A few weeks ago, I held a MasterClass with my students about a very timely topic: The Art of Negotiation.
I was training my students, who are investors at various points in their property journey, about how to negotiate a strong discount on their next deal.
So, I’m in the right frame of mind to tackle Hilda’s burning question this week, which is simply: “Where would you buy for capital growth and liquidity?”
To address the first point on capital growth: I advise my students to run through a fairly strategic process to work out the ideal locations to invest in. There are so many variables at play such as your budget, your deposit, your buying strategy, your goals and your risk profile that I can’t really give you any specific locations.
Needless to say, there are opportunities all around Australia right now if you want to invest in suburbs with good growth potential. My book How to start creating Real Wealth through Real Estate offers a step-by-step process for finding your next personal hotspot!
However, I’d love to address the second part to Hilda’s question. If you want equity in the deal, this is certainly achievable – but you are going to have to negotiate your pants off.
Right now you can actually buy in capital cities, where you can get some good capital growth prospects, and with interest rates so low, you can get decent cashflow too.
But these deals aren’t just sitting on the market, waiting for you to come along. You need to negotiate really well to buy under-market value.
For example, if the asking price on a property is $500,000 and your research tells you the home is legitimately worth that much, then you aim to negotiate down to $450,000 or $460,000. That way, you are negotiating your next deposit on your next property into the deal.
How do you do this?
You need to add in terms and conditions that make the deal more attractive to the vendor.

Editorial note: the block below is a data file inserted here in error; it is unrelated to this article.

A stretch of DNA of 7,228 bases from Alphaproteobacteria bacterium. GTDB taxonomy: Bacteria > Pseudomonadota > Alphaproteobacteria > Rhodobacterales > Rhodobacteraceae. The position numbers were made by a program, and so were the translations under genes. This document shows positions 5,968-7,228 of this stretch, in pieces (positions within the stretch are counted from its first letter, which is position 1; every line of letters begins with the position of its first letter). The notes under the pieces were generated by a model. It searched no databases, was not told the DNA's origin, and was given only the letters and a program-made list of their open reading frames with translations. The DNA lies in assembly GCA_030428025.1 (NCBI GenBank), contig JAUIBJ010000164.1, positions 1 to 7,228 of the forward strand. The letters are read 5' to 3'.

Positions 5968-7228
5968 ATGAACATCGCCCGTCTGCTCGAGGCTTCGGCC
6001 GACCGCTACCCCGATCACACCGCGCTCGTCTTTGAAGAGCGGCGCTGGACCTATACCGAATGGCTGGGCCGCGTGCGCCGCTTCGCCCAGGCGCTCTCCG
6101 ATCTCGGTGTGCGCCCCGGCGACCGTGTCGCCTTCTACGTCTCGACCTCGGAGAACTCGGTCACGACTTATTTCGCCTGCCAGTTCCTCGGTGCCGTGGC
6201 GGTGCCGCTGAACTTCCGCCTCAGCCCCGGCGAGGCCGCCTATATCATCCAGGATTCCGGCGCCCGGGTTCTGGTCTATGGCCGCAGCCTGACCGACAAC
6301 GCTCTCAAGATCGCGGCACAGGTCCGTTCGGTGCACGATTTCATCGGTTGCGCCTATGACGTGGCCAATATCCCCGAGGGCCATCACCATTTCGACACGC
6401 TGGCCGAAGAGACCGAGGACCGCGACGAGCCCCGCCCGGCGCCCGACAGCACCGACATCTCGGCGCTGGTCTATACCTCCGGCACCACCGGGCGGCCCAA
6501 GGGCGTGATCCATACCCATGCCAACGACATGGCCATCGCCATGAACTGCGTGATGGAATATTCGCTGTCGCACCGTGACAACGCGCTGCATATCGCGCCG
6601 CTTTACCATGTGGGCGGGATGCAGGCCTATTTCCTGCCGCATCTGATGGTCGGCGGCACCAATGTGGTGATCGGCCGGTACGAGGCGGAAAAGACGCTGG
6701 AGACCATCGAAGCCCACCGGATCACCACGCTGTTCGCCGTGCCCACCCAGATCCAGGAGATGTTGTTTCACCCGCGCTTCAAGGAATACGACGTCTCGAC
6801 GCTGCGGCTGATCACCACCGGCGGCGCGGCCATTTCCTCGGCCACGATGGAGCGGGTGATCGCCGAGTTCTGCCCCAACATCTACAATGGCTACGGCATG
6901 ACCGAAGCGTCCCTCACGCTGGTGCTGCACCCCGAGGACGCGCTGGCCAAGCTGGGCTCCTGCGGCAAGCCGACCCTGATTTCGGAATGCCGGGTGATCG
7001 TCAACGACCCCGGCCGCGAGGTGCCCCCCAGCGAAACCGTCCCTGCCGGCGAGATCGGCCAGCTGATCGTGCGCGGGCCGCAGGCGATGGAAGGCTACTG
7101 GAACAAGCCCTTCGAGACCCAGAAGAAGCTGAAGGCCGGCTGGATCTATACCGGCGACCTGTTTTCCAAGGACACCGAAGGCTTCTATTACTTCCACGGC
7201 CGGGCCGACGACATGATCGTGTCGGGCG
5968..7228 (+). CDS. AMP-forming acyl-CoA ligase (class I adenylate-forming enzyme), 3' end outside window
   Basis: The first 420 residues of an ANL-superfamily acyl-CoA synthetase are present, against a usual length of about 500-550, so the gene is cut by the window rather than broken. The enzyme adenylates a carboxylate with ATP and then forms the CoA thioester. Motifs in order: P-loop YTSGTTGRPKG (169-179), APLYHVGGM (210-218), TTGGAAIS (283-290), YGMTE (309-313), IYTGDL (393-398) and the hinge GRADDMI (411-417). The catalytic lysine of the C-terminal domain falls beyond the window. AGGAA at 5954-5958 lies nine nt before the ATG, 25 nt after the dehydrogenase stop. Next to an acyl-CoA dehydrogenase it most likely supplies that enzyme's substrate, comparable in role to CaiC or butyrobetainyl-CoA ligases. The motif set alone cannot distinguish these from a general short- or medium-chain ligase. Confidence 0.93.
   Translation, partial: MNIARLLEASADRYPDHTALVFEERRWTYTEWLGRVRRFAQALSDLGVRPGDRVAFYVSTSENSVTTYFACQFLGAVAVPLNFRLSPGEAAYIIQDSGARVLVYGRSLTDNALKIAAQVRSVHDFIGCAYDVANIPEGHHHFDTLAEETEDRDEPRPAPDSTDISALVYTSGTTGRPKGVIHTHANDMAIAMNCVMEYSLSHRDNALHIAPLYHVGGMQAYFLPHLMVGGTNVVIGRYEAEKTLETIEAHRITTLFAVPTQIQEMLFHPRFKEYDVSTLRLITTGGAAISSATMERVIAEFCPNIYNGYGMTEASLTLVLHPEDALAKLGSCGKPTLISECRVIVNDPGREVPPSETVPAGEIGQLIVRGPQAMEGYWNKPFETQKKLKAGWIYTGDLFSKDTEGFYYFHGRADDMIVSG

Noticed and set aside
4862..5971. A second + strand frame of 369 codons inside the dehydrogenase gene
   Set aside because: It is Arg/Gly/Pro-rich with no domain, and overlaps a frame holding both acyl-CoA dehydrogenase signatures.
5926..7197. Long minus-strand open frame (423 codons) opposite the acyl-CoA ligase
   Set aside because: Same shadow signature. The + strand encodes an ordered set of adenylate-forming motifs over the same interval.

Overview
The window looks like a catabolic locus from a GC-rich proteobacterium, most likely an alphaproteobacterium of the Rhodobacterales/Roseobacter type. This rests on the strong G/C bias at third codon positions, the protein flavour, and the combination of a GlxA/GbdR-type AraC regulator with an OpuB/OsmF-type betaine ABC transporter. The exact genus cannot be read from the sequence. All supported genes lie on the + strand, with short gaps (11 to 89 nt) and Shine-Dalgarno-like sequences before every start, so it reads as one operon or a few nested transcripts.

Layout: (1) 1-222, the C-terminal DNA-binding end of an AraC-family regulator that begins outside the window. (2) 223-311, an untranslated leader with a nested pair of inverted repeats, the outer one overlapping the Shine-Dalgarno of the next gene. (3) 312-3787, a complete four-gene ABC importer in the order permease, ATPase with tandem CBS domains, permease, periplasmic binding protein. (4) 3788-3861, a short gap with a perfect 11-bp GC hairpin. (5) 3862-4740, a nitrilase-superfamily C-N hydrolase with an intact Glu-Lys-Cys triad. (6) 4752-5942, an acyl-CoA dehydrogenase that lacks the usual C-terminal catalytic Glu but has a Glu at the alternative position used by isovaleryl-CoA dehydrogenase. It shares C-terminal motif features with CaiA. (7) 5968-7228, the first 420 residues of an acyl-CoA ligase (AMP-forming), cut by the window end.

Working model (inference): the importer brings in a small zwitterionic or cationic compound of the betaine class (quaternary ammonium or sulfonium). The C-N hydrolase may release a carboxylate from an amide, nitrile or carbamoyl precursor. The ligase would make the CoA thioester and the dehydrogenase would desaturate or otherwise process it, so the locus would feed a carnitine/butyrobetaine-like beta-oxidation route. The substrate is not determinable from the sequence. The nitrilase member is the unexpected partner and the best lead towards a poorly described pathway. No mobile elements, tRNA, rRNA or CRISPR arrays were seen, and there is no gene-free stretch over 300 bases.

- Do they need a quick settlement as they’ve already committed elsewhere? Offer a 21-day settlement.
- Are they moving overseas and want to rent the property back from you for 3 months? Write a rental period into your offer.
- Does a longer settlement suit them better than a shorter settlement? Be flexible on your settlement date.
- Personally, are you in a position to put down a cash offer? This may give them confidence if they’ve had experience with collapsed contracts.
There are a number of factors at play when negotiating a property deal and price is just one of them.
So never, ever, ever be afraid to ask for a discount.
What’s the worst that can happen? They could say no!
But the best possible outcome is that they lower their price, and you build some instant equity into your portfolio.
One little question could see you build your wealth by thousands (or even tens of thousands) of dollars, so isn’t it worth at least trying? You have literally nothing to lose, but everything to gain!
Does this advice resonate for you if you’re buying now? If you’re at a different stage of your journey and you have a burning question about your investments, I’d love to hear from you! To add your query to the pile, please click here. And look out for my 2 Cents reply in an upcoming episode of my 2 Cents Tuesday podcast!